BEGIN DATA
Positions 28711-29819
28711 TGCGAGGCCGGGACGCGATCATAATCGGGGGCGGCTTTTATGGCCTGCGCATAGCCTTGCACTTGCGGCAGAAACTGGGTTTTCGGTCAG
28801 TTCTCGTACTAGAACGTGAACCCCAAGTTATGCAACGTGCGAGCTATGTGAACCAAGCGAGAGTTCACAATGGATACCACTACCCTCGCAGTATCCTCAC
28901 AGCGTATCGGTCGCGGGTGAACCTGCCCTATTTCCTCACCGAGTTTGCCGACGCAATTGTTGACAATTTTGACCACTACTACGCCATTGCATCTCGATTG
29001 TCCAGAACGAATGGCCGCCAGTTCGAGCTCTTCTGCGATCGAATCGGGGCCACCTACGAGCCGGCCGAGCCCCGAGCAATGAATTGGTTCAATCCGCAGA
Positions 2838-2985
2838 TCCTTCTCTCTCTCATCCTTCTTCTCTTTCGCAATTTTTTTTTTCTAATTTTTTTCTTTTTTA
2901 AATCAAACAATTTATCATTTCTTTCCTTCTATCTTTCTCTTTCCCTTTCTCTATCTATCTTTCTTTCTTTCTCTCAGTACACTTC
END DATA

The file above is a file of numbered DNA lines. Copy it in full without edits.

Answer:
Positions 28711-29819
28711 TGCGAGGCCGGGACGCGATCATAATCGGGGGCGGCTTTTATGGCCTGCGCATAGCCTTGCACTTGCGGCAGAAACTGGGTTTTCGGTCAG
28801 TTCTCGTACTAGAACGTGAACCCCAAGTTATGCAACGTGCGAGCTATGTGAACCAAGCGAGAGTTCACAATGGATACCACTACCCTCGCAGTATCCTCAC
28901 AGCGTATCGGTCGCGGGTGAACCTGCCCTATTTCCTCACCGAGTTTGCCGACGCAATTGTTGACAATTTTGACCACTACTACGCCATTGCATCTCGATTG
29001 TCCAGAACGAATGGCCGCCAGTTCGAGCTCTTCTGCGATCGAATCGGGGCCACCTACGAGCCGGCCGAGCCCCGAGCAATGAATTGGTTCAATCCGCAGA
Positions 2838-2985
2838 TCCTTCTCTCTCTCATCCTTCTTCTCTTTCGCAATTTTTTTTTTCTAATTTTTTTCTTTTTTA
2901 AATCAAACAATTTATCATTTCTTTCCTTCTATCTTTCTCTTTCCCTTTCTCTATCTATCTTTCTTTCTTTCTCTCAGTACACTTC